The title bar link will not work for you if you do not have a SonicWall forum login. Nonetheless, here's an interesting problem I ran into and the solution.
I've been running Vista with various wireless access points just fine; Vista's WiFi stack seems OK to me. Then, we had a client running Vista who could not connect wirelessly to the firewall/access point we sold to them. That was a problem.
This Vista laptop was not able to obtain an IP address via DHCP from the SonicWall TZ 170w. It was able to associate itself (it showed up in the mac/ARP table) to the access point, but instead of getting an IP adress it kept reporting an IP address conflict. The same Vista laptop acquired a DHCP address just fine when connected through wired Ethernet.
Other symptoms included the laptop mac address showing up multiple times in the DHCP lease table on the SonicWall, the event viewer recording DHCP errors on differing IP addresses all reporting conflicts, and finally the wireless NIC falling back to an automatically assigned private IP address. I think that, if our DHCP pool has been small, this single laptop would have used up every available IP address in the DHCP pool.
According to Microsoft, a network trace revealed that Vista client is doing gratuitous ARP while losing the IP.
One of the usages of ARP is to provide duplicate IP address detection through the transmission of ARP Requests known as gratuitous ARPs. A gratuitous ARP is an ARP Request for a node’s own IP address. In the gratuitous ARP, the SPA and the TPA are set to the same IP address.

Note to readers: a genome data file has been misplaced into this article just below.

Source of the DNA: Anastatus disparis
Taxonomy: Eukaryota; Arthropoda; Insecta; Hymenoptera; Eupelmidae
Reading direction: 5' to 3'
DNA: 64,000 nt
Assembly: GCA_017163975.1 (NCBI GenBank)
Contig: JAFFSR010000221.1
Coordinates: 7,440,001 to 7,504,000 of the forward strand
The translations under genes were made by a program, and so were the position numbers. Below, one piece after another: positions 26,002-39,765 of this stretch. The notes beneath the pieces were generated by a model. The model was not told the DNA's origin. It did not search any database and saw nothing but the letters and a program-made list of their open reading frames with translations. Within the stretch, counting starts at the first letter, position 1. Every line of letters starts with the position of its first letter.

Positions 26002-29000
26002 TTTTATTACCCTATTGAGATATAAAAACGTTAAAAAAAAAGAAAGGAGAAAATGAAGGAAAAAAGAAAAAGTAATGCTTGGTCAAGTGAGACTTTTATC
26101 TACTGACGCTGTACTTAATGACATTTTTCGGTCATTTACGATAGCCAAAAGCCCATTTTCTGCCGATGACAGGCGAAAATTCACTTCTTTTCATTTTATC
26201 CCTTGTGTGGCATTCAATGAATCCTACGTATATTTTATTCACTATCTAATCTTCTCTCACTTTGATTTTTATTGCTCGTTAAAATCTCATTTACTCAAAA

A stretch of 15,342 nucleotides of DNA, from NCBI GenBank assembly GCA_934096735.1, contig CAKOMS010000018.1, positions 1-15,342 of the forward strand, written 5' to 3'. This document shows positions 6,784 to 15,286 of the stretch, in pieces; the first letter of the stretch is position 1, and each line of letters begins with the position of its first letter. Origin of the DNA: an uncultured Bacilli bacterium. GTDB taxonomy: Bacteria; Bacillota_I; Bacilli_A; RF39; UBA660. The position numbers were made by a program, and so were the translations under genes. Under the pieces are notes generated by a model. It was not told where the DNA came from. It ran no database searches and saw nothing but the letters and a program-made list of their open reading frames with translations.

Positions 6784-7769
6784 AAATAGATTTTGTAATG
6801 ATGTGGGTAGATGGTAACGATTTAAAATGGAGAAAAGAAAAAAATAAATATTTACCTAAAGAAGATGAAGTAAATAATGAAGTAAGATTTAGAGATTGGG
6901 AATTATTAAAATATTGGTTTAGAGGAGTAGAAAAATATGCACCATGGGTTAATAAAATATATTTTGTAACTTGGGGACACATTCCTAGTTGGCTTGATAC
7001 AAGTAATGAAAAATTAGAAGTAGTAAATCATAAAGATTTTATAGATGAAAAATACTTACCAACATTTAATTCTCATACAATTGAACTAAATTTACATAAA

If a node sends an ARP Request for its own IP address and no ARP Reply frames are received, the node can assume that its assigned IP address isn’t being used by other nodes. If a node sends an ARP Request for its own IP address and an ARP Reply frame is received, the node can determine that its assigned IP address is already being used by another node.
After obtaining an IP address from the SonicWall TZ 170w firewall, the Vista client issues an auto-ARP to assure no conflict; in doing so it expects an answer from the DHCP server confirming the IP address. Without the confirmation the client will decline the IP address received via DHCP.
The core of the issue seems to be the ARP request sent out by the Vista client. The wireless Vista client issues out a Version A ARP request with a source IP address of 0.0.0.0. This is non-standard behavior (whatever that means). Future SonicWall TZ 170w firmware will address the issue.
The ArpRetryCount registry setting sets the number of times that a gratuitous ARP is sent when initializing IP for a specific IP address. If no ARP Reply is received after sending ArpRetryCount gratuitous ARPs, IP assumes the IP address is unique on the network segment.
In the mean time, runas REGEDIT as administrator, then go to HKEY_LOCAL_MACHINE\SYSTEM\CurrentControlSet\Services\Tcpip\Parameters and add a new REG_DWORD named “ArpRetryCount” with a value of 0 and reboot.
Again, according to Jean-Marc of SonicWall (as of May 2007), a future firmware will address the issue.